Shame, Vulnerability and Belonging: Reconsidering Sartre’s Account of Shame

Shame, Vulnerability and Belonging: Reconsidering Sartre’s Account of Shame Through positing that our capacity for physical vulnerability is at the core of original shame, Sartre’s account in Being and Nothingness reveals shame as an essential structure of human existence. Reading Sartre’s ontological account of ‘pure shame’ alongside recent writing about shame in early child development, particularly Martha Nussbaum’s account of ‘primitive shame,’ this article will explore the inherent links between shame, the body and vulnerability, ultimately positing that our human need for belonging is the fundamental driving force behind shame, and what gives it its ontological status. In short, this article will argue that shame is not merely about a painful awareness of one’s flaws or transgressions with reference to norms and others, but about a deeper layer of relationality through our bodily vulnerability. http://www.deepdyve.com/assets/images/DeepDyve-Logo-lg.png Human Studies Springer Journals

Shame, Vulnerability and Belonging: Reconsidering Sartre’s Account of Shame

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Publisher
Springer Netherlands
Copyright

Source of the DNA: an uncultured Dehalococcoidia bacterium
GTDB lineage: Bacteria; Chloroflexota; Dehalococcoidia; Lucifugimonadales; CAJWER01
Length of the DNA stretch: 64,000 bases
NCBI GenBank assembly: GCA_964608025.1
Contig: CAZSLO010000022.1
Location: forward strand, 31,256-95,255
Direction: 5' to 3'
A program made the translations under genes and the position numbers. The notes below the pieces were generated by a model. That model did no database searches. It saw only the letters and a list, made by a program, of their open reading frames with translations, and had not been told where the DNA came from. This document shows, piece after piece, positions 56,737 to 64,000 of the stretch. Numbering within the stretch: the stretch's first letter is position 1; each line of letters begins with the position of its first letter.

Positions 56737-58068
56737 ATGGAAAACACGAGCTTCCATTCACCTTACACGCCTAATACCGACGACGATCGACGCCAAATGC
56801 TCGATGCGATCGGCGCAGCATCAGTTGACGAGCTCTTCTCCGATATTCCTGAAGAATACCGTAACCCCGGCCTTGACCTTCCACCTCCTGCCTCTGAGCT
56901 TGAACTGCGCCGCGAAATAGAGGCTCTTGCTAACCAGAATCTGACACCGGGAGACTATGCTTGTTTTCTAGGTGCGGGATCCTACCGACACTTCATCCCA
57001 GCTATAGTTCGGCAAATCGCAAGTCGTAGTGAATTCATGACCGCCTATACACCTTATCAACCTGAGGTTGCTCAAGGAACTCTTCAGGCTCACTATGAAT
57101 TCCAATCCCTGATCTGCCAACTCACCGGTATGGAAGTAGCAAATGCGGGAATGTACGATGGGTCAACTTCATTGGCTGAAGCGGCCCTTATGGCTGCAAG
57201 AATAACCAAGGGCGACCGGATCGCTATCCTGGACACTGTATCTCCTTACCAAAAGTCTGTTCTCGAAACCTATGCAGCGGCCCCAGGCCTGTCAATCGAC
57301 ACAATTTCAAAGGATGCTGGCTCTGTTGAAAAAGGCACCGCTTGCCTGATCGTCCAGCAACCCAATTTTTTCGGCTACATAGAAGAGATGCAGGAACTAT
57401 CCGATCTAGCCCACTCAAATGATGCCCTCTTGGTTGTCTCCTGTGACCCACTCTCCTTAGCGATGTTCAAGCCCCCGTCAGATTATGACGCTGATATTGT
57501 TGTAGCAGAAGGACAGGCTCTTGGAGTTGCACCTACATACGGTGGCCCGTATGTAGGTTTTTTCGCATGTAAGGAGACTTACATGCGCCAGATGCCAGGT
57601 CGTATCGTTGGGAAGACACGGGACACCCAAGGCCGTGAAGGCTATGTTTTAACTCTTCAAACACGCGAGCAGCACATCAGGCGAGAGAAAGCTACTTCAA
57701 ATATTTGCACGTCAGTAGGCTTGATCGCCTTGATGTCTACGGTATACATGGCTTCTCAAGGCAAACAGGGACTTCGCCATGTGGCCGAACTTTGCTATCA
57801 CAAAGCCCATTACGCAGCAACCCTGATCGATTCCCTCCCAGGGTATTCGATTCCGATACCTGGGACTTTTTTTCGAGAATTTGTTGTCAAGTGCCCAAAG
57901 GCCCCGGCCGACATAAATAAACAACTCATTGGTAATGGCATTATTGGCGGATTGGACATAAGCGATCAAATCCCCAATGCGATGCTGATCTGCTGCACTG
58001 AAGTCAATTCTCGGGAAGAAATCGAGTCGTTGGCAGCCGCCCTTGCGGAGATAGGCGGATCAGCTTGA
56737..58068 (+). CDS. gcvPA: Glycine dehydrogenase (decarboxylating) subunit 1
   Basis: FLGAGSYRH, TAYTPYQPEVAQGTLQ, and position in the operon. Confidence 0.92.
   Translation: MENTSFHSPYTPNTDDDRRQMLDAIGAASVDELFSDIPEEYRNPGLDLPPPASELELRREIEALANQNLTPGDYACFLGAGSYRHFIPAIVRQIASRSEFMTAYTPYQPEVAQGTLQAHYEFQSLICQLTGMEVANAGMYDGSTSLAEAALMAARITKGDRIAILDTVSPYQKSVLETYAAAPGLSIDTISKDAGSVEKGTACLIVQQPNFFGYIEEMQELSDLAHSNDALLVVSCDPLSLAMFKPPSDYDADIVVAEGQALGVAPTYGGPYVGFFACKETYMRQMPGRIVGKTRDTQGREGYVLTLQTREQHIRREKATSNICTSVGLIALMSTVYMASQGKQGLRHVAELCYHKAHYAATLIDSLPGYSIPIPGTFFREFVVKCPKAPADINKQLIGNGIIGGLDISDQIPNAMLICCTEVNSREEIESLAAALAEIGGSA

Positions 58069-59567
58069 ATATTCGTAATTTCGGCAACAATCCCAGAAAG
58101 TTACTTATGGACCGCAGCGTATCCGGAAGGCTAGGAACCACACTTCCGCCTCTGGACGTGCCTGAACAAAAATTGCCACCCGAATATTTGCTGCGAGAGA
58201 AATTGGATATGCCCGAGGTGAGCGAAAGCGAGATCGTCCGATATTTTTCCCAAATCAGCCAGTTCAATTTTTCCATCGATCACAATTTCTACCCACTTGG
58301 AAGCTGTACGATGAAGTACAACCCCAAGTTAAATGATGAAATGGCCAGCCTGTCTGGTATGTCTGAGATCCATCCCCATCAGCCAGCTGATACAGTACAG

Copyright © 2017 by The Author(s)
Subject
Philosophy; Philosophy, general; Philosophy of the Social Sciences; Political Philosophy; Modern Philosophy; Sociolinguistics
ISSN
0163-8548
eISSN
1572-851X
D.O.I.
10.1007/s10746-017-9427-7
Publisher site
See Article on Publisher Site

Abstract

Through positing that our capacity for physical vulnerability is at the core of original shame, Sartre’s account in Being and Nothingness reveals shame as an essential structure of human existence. Reading Sartre’s ontological account of ‘pure shame’ alongside recent writing about shame in early child development, particularly Martha Nussbaum’s account of ‘primitive shame,’ this article will explore the inherent links between shame, the body and vulnerability, ultimately positing that our human need for belonging is the fundamental driving force behind shame, and what gives it its ontological status. In short, this article will argue that shame is not merely about a painful awareness of one’s flaws or transgressions with reference to norms and others, but about a deeper layer of relationality through our bodily vulnerability.

Journal

Human StudiesSpringer Journals

Published: Jun 6, 2017

References

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